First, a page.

Among notables in politics, entertainment, and space travel interred at Punchbowl are former Governor John A. Burns (he served in the U.S. Army), Clara H. Nelson (known as the iconic “Hilo Hattie”, the “Hawai’i Calls” radio personality and 1960s nightly singer/comedienne at the Hilton Hawaiian Village; as a spouse of a former serviceman, she was eligible to be interred at Punchbowl, as my mother), and astronaut Ellison S. Onizuka (an Air Force Lt. Colonel), who passed away in the Challenger tragedy in 1986. Interestingly, Ellison Onizuka, a native of the Island of Hawai’i, was the first Buddhist in space.
Some time ago the Punchbowl ground burial sites ran out. So, low walls were constructed with rows of small spaces where urns with the deceased ashes are placed – called a “columbarium” (the original Latin term referred to compartmentalized housing for doves and pigeons).
Whenever I stand in front of my parents’ small wall marker, I feel very close to my parents’ spirits, perhaps by now reincarnated. I clean the small metal flower vase and place sunflowers (my father’s favorite) or tropical arrangement (my mother liked anthuriums) into the vase. Out of curiosity, I read other grave markers along the wall. I felt uncomfortable once when I saw a grave marker for an individual whose birthday year was the same as mine – such a short life: I felt that I was coming nearer to the end of my life, as well, and felt anxious about what I had not done nor experienced (but that’s another post). Often on visits with my sister or other family members I see gaudy birthday balloons attached to the vases, and in front of one space, according to the birthday date, the interred individual would be 129 years old.
Once during Thanksgiving some years ago I saw a turkey and mash potatoes meal in a take-out box in front of a grave (unopened beer bottles can be enjoyed by the maintenance crew – but a full dinner attracts ants and other insects). As the holiday season is coming, I chuckled when I read the Punchbowl rules – no Christmas trees are allowed, as these are not in the “potted plant” category and banned (as are stuffed animals, pinwheels, balloons, large cards – but I have seen them all and a lot more).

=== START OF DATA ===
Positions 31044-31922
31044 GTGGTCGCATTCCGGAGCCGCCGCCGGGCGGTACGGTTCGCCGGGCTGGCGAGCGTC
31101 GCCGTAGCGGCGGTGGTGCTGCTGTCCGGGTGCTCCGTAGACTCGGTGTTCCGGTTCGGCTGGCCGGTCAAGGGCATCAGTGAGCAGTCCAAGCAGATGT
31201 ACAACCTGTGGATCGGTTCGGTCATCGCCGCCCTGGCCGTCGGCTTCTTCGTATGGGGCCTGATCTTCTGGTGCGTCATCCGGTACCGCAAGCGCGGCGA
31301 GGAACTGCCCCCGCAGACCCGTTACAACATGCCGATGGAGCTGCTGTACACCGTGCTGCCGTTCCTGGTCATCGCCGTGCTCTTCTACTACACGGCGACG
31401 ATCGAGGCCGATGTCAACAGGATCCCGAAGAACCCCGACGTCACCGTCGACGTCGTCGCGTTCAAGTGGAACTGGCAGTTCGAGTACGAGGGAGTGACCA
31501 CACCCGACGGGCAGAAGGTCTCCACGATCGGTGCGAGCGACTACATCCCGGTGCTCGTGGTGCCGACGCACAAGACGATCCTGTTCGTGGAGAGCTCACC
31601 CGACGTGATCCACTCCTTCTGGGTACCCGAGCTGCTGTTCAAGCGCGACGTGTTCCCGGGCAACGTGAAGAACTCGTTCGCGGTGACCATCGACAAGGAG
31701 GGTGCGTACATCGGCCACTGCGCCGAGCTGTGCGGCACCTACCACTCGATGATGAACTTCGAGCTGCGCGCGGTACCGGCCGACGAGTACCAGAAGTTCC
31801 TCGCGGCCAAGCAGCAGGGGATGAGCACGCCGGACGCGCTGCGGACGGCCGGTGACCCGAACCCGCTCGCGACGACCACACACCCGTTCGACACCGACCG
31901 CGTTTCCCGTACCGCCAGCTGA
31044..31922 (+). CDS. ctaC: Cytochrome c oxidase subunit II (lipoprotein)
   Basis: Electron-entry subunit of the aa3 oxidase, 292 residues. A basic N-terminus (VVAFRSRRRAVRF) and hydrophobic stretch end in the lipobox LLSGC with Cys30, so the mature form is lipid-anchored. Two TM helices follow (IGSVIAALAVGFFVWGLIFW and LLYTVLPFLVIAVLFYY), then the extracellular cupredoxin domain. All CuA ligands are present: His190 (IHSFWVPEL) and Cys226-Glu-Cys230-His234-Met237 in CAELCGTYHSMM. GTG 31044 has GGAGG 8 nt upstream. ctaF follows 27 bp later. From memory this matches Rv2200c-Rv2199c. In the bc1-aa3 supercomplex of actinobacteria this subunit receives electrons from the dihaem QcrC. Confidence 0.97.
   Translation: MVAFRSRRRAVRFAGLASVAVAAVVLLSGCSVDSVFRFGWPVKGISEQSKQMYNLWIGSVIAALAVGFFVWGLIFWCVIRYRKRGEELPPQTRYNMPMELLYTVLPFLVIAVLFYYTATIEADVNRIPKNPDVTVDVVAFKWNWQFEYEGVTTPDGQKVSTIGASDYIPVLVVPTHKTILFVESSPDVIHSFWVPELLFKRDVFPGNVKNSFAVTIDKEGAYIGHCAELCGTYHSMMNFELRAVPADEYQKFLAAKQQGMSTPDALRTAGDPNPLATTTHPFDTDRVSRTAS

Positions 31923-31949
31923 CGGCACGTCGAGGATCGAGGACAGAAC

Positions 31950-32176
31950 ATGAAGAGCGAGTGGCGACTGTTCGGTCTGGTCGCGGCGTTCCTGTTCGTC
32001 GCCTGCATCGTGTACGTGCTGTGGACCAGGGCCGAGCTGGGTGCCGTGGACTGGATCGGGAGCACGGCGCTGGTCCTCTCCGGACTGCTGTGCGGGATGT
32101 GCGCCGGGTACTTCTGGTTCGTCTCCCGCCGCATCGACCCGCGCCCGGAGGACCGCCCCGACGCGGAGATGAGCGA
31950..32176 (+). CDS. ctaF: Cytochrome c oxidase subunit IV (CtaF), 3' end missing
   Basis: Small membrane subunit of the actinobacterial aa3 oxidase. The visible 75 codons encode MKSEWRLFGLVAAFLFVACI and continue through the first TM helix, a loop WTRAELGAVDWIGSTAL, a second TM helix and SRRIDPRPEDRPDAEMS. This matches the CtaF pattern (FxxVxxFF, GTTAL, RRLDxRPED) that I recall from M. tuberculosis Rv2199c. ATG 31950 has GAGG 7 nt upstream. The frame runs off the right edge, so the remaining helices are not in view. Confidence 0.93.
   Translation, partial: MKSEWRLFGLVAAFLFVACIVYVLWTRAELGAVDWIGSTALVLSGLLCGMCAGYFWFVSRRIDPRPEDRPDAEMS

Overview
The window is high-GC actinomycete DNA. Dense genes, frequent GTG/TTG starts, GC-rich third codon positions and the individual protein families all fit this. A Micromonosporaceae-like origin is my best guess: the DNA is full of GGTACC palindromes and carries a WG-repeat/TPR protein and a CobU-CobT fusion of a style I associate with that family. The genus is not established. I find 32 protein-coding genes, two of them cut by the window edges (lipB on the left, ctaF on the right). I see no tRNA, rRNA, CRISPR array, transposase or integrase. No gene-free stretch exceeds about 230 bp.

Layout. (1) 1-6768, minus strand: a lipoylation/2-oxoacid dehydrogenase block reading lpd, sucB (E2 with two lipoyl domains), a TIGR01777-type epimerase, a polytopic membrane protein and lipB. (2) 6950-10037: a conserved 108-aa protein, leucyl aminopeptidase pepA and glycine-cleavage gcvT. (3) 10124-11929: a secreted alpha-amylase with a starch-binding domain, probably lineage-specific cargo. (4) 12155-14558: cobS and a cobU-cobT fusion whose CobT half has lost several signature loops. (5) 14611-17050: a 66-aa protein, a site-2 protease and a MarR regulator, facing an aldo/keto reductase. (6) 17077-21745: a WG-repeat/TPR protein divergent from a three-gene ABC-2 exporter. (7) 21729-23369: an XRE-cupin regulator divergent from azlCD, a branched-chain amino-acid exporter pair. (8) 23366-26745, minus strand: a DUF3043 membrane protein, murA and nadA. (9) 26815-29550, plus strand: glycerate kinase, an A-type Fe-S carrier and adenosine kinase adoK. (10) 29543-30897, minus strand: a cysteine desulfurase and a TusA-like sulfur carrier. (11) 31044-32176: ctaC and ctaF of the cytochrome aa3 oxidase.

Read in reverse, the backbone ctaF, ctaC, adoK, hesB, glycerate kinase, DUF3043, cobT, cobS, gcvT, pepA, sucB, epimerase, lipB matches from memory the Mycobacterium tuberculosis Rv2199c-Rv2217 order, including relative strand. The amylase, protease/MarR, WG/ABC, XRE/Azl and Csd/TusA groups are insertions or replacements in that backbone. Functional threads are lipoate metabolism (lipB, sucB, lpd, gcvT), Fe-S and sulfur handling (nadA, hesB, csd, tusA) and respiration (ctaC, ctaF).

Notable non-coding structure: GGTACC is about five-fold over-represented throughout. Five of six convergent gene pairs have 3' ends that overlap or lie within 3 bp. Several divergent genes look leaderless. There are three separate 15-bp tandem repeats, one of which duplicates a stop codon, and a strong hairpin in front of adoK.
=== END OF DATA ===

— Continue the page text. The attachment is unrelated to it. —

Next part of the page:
Even if our loved ones are gone forever from the material world, some family members and friends try their hardest to include them still in their daily lives, and to do something that would have made them happy. And although I wince at entire turkey dinners, I have thought of bringing a slice of apple pie for my father to place in front of the wall and imagine how much he would have enjoyed it.
*Barely 30 years after the Republic of Hawai’i ended, in 1927 a Beaux-Arts memorial was dedicated to the Hawai’i servicemen who gave their lives during World War I – the Natatorium in Waikiki. The controversy still rages if the memorial includes the pool – and this is a critical point for some supporters, since if that is so, any destruction or removal of the pool from the Natatorium site would mean a desecration of the memorial to the fallen Hawai’i soldiers at far-away European battlefields.